QUESTION: But what – we know that there are quite a few U.S. citizens. Are they all safe, accounted for? In different capacities --

MR TONER: So we’re not aware of any U.S. citizen deaths or injuries as a result of the flooding. We obviously are continuing to monitor the situation and stand by to provide any and all consular assistance that we can.


MR TONER: Michael, and then I’ll get to you, sorry.


MR TONER: Yes sir.

QUESTION: President Putin in a speech today called for a united anti-terror front under UN auspices, especially in light of the fact that only one country cannot defeat terrorism, especially in the light of the problem with open borders and the refugee crisis. Any comments on his proposal?

MR TONER: I just would simply say that we’re part of a 65-member coalition, anti-ISIL coalition, that’s been in place for a year. We’re certainly open to building that. We saw new commitments recently over the past couple of days by the UK as well as by Germany and we certainly welcome those commitments.

QUESTION: Are you open to one under a UN umbrella?

MR TONER: Well, again, I think what I would say is the coalition that we have already we feel is working and working more effectively every day, every week, as we modify it, as we seek to build up what we believe is working in terms of support, airstrikes, et cetera. We’ve said all along we would welcome other – or other nations, other governments to take part in that coalition. We’ve talked about Russia maybe being part of that. If they want to play a constructive role, that would be welcome. I can’t speak to any possible UN entity.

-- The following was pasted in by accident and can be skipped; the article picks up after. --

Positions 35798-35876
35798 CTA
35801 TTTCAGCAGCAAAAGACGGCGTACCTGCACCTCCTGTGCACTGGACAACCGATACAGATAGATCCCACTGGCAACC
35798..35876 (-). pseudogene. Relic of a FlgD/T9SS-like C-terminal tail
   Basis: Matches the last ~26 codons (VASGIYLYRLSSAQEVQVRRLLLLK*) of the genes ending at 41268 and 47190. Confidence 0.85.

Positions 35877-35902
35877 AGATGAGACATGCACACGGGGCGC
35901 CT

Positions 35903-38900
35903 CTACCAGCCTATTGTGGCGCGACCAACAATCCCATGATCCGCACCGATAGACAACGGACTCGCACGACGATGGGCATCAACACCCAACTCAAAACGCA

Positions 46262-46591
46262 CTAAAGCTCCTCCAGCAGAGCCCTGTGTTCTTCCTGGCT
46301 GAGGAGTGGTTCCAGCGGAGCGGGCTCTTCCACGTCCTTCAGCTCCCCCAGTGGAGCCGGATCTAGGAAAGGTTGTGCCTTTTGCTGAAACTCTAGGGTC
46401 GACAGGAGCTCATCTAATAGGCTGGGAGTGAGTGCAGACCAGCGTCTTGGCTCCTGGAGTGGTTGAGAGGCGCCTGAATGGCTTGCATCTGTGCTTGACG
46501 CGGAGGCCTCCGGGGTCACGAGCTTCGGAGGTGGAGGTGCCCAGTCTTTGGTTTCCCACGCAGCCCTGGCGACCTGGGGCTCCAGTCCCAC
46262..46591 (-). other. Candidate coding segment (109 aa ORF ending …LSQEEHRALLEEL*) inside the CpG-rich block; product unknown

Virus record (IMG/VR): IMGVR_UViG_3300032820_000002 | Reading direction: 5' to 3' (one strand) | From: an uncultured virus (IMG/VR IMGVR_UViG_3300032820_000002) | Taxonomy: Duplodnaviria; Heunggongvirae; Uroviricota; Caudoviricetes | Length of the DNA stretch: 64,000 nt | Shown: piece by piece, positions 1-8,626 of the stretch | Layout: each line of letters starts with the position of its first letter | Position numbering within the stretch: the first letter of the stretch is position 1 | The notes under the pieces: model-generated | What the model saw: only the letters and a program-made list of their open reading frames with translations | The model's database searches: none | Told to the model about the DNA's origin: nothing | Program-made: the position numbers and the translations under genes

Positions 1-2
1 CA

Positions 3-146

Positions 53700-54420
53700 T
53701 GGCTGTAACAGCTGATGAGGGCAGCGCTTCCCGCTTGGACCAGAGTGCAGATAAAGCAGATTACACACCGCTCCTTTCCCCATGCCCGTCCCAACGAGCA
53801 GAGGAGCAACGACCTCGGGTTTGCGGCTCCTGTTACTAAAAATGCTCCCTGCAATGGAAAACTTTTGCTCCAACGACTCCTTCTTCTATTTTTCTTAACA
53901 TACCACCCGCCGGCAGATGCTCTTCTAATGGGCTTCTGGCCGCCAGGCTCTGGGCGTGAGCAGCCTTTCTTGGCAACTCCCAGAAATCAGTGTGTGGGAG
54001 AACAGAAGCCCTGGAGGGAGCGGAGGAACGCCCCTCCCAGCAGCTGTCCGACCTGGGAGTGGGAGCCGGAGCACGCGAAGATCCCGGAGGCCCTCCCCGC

QUESTION: So it – would it be a --

MR TONER: That’s okay. Go ahead.

QUESTION: Would it be a bad idea to propose this now, a UN – because you’ve got something going over here, or – I mean, would you support something that was officially proposed, regardless of how great your coalition’s doing?